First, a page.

Front Page Titles (by Subject) RULES of a SOCIETY, - The Works of John Locke, vol. 9 (Letters and Misc. Works)
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RULES of a SOCIETY, - John Locke, The Works of John Locke, vol. 9 (Letters and Misc. Works) 
The Works of John Locke in Nine Volumes, (London: Rivington, 1824 12th ed.). Vol. 9.
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RULES of a SOCIETY,
Which met once a week, for their improvement in useful knowledge, and for the promoting of truth and christian charity.
1. THAT it begin at six in the evening, and end at eight; unless a majority of two thirds present are inclined to continue it longer.
II. That no person be admitted into this society, without the suffrage of two thirds of the parties present, after the person, desiring such admission, hath subscribed to the rules contained in this paper, and answered in the affirmative to the following questions;
1. Whether he loves all men, of what profession or religion soever?
2. Whether he thinks no person ought to be harmed in his body, name, or goods, for mere speculative opinions, or his external way of worship?
3. Whether he loves and seeks truth for truth’s sake; and will endeavour impartially to find and receive it himself, and to communicate it to others?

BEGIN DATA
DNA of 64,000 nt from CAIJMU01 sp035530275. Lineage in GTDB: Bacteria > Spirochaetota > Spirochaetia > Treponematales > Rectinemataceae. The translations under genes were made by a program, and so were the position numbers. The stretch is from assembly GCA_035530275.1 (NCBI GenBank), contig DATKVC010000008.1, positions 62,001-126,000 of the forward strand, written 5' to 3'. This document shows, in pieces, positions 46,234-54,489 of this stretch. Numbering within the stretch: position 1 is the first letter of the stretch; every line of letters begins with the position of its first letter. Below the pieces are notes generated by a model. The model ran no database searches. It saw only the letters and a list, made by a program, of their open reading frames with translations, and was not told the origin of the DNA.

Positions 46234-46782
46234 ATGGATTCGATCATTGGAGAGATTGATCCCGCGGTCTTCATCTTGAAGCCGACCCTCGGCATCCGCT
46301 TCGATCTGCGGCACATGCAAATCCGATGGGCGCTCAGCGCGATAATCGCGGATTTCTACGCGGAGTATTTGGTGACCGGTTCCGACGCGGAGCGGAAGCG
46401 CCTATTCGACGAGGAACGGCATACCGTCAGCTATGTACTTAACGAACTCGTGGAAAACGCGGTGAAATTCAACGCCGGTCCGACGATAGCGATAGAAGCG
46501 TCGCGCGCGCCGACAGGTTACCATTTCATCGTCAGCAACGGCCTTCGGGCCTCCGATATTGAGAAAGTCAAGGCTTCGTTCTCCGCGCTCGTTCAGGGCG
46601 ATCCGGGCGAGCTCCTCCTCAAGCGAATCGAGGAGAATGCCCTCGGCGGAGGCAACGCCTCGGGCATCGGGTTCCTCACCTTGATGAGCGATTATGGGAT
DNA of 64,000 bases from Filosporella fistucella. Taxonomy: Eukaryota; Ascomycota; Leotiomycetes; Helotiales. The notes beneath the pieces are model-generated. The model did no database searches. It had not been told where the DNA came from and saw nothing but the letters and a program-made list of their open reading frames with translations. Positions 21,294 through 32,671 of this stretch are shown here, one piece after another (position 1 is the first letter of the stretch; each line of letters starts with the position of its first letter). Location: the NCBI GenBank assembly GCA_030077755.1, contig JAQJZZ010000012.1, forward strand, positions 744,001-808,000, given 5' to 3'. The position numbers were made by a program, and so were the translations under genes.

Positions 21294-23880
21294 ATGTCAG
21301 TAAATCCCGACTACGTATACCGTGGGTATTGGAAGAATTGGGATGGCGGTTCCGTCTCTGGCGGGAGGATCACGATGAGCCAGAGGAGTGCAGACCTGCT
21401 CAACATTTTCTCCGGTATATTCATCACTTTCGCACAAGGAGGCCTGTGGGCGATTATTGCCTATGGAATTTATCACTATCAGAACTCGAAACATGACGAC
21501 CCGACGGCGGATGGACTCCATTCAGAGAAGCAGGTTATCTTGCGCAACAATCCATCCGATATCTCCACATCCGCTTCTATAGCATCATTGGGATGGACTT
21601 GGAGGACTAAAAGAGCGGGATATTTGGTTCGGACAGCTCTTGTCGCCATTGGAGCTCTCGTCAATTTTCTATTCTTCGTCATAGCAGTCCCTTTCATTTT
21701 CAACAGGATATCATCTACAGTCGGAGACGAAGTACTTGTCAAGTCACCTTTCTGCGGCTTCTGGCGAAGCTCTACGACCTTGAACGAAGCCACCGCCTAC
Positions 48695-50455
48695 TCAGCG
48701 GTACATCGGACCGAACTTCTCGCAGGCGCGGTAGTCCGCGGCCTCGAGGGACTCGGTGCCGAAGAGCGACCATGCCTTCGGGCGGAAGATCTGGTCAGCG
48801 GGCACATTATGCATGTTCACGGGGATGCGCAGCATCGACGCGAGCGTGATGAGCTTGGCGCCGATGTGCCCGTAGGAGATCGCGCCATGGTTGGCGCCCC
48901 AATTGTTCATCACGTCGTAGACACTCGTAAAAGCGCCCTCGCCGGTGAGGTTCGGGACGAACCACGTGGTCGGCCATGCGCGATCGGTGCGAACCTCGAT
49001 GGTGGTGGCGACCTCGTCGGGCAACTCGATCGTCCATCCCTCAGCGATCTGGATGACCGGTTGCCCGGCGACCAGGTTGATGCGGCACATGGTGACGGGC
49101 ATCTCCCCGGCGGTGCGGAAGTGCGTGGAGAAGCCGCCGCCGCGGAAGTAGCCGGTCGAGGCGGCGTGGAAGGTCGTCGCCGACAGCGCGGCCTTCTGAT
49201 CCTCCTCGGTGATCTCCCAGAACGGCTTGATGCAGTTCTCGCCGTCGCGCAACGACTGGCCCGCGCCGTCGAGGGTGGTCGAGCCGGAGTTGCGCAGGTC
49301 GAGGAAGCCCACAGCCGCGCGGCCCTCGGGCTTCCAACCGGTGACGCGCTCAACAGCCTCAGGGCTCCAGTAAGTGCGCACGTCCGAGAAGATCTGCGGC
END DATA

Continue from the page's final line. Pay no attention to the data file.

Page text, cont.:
III. That no person be admitted occasionally, without a good testimony from some of the society that knows him, and he answering in the affirmative to the above-mentioned questions.
IV. That every member in his course, if he please, be moderator; (and the course here meant, is that of their sirnames, according to the alphabet;) whose care must be to keep good order, to propose the question to be debated, recite what may have been said to it already, briefly deliver the sense of the question, and keep the parties close to it; or, if he please, he may name one to be moderator for him. The question for the ensuing conference to be always agreed, before the company departs.
V. That no person or opinion be unhandsomely reflected on; but every member behave himself with all the temper, judgment, modesty, and discretion he is master of.
VI. That every member place himself to the left hand of the moderator, in order, as he happens to come in; and in his turn speak as plainly, distinctly, and concisely as he can to the question proposed, directing his discourse to the moderator.
VII. That no more than one person speak at once; and none object, till it come to his turn to speak.
VIII. That, the question having gone round, if the time will permit, and the company pleases, it may be discoursed again in the same order; and no weighty question to be quitted, till a majority of two-thirds be satisfied, and are willing to proceed to a new one. That when a controversy is not thought, by two-thirds of the company, likely to be ended in a convenient time; then those two-thirds may dismiss it, and, if they please, another question may be proposed. That two-thirds of the company may adjourn the ordinary subject in question, for good and sufficient reasons.
IX. That no question be proposed, that is contrary to religion, civil government, or good manners; unless it be agreed to debate such question, merely and only the better to confute it.
We whose names are here under-written, proposing to ourselves an improvement in useful knowledge, and the promoting of truth and christian charity, by our becoming of this society, do hereby declare our approbation of, and consent to, the rules before written.